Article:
Molycorp Inc. asked a Delaware bankruptcy judge on Thursday not to dismiss the Chapter 11 case dealing with the rare minerals producer's insolvent California mine as the mine's trustee has urged, but instead to convert the case to a Chapter 7 proceeding.

The bankruptcy trustee for the mine in Mountain Pass, California, has asked to dismiss the case entirely, citing a lack of funds. Molycorp, which is undergoing its own separate Chapter 11, says that the case should instead be converted to a Chapter 7. Molycorp also wants four insurance companies — which pushed for the Chapter 11 to keep the mine from closing and cashing in on $40 million in surety bonds backing environmental cleanup — to repay $2.5 million that the mine had when it started the Chapter 11.

A bankruptcy proceeding is the only way for the company to legally abandon the mine, according to the company, and shutting down the Chapter 11 would leave no one in charge of the 19,000-acre site as Molycorp's ownership in the mine is set to expire at the end of the month.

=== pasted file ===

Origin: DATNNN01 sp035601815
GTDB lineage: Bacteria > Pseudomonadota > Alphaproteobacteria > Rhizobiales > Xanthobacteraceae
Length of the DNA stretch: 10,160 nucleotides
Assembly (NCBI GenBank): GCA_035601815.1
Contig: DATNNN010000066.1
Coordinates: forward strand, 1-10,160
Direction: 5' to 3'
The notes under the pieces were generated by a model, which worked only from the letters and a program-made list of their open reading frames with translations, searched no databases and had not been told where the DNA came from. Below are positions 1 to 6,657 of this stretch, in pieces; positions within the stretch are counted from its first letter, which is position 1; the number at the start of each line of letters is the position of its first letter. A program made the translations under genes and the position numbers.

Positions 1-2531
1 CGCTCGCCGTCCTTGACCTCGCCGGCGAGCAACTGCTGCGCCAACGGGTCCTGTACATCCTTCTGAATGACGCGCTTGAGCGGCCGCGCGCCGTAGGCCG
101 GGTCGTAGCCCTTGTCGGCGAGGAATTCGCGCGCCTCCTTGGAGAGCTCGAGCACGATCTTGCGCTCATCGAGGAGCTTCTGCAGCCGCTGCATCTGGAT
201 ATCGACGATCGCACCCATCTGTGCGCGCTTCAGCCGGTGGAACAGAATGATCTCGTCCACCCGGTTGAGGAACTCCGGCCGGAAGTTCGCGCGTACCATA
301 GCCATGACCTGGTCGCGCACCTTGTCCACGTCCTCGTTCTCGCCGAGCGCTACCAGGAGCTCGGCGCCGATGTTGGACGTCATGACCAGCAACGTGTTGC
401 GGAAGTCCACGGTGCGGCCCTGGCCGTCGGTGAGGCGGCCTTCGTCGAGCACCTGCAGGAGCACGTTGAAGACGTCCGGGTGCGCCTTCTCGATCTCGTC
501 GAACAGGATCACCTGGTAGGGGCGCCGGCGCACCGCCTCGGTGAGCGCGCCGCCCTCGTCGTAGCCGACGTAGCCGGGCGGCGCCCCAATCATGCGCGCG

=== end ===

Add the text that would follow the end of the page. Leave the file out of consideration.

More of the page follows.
On Aug. 11, the mine's court appointed trustee, Paul E. Harner, moved to dismiss the facility's Chapter 11 case, saying that the mine would run out of funds some time in mid-September. Mr. Harner also recently asked the court for permission to jettison the mine's insurance policies.

Molycorp, which had proposed moving the mine into a Chapter 7 proceeding in April, opposed dismissing the Chapter 11 proceeding. However, surety bond issuers preferred to use the mine's remaining funds to search for a buyer in Chapter 11.

That strategy has backfired, according to the mine operator, leaving the mine with no buyer and no funds to carry out a Chapter 7 proceeding. A Chapter 7 could allow the mine's creditors to recover $15 million in insurance proceeds, $4.5 million in real estate tax refunds, and $90 million in payments ahead of the Chapter 11 filing that may have violated bankruptcy law, Molycorp said.

The mine operator is also worried about the $56 million it pulled from its own debtor-in-possession financing to loan the mine. Dismissing the mine's Chapter 11 now could turn the superpriority administrative expense claim into an unsecured claim, “a very significant loss of rights” Molycorp said, that “would be highly prejudicial and not appropriate.”

Molycorp expects to dissolve before the end of August, when reorganized, post-Chapter 11 entities will take control of the company’s remaining rare earth processing companies, eliminating the last business connections and ties to the mine site.